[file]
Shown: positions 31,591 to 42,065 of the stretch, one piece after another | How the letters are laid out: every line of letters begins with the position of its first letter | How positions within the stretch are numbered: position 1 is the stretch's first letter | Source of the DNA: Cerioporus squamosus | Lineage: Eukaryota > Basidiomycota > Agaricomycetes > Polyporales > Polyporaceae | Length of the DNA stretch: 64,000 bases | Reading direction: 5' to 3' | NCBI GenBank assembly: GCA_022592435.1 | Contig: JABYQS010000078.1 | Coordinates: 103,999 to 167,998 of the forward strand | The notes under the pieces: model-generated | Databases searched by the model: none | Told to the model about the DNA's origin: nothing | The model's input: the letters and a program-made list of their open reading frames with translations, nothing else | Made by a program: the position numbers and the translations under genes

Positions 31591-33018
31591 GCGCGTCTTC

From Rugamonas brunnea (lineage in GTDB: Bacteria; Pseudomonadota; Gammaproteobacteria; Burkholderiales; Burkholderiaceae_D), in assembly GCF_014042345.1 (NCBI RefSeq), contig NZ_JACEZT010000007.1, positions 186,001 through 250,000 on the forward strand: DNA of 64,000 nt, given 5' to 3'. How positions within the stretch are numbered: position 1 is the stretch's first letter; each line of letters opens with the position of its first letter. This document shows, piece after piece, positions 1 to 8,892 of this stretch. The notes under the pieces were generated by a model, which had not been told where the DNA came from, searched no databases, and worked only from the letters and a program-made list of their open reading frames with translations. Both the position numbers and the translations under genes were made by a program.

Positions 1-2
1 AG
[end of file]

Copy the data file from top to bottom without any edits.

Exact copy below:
Shown: positions 31,591 to 42,065 of the stretch, one piece after another | How the letters are laid out: every line of letters begins with the position of its first letter | How positions within the stretch are numbered: position 1 is the stretch's first letter | Source of the DNA: Cerioporus squamosus | Lineage: Eukaryota > Basidiomycota > Agaricomycetes > Polyporales > Polyporaceae | Length of the DNA stretch: 64,000 bases | Reading direction: 5' to 3' | NCBI GenBank assembly: GCA_022592435.1 | Contig: JABYQS010000078.1 | Coordinates: 103,999 to 167,998 of the forward strand | The notes under the pieces: model-generated | Databases searched by the model: none | Told to the model about the DNA's origin: nothing | The model's input: the letters and a program-made list of their open reading frames with translations, nothing else | Made by a program: the position numbers and the translations under genes

Positions 31591-33018
31591 GCGCGTCTTC

From Rugamonas brunnea (lineage in GTDB: Bacteria; Pseudomonadota; Gammaproteobacteria; Burkholderiales; Burkholderiaceae_D), in assembly GCF_014042345.1 (NCBI RefSeq), contig NZ_JACEZT010000007.1, positions 186,001 through 250,000 on the forward strand: DNA of 64,000 nt, given 5' to 3'. How positions within the stretch are numbered: position 1 is the stretch's first letter; each line of letters opens with the position of its first letter. This document shows, piece after piece, positions 1 to 8,892 of this stretch. The notes under the pieces were generated by a model, which had not been told where the DNA came from, searched no databases, and worked only from the letters and a program-made list of their open reading frames with translations. Both the position numbers and the translations under genes were made by a program.

Positions 1-2
1 AG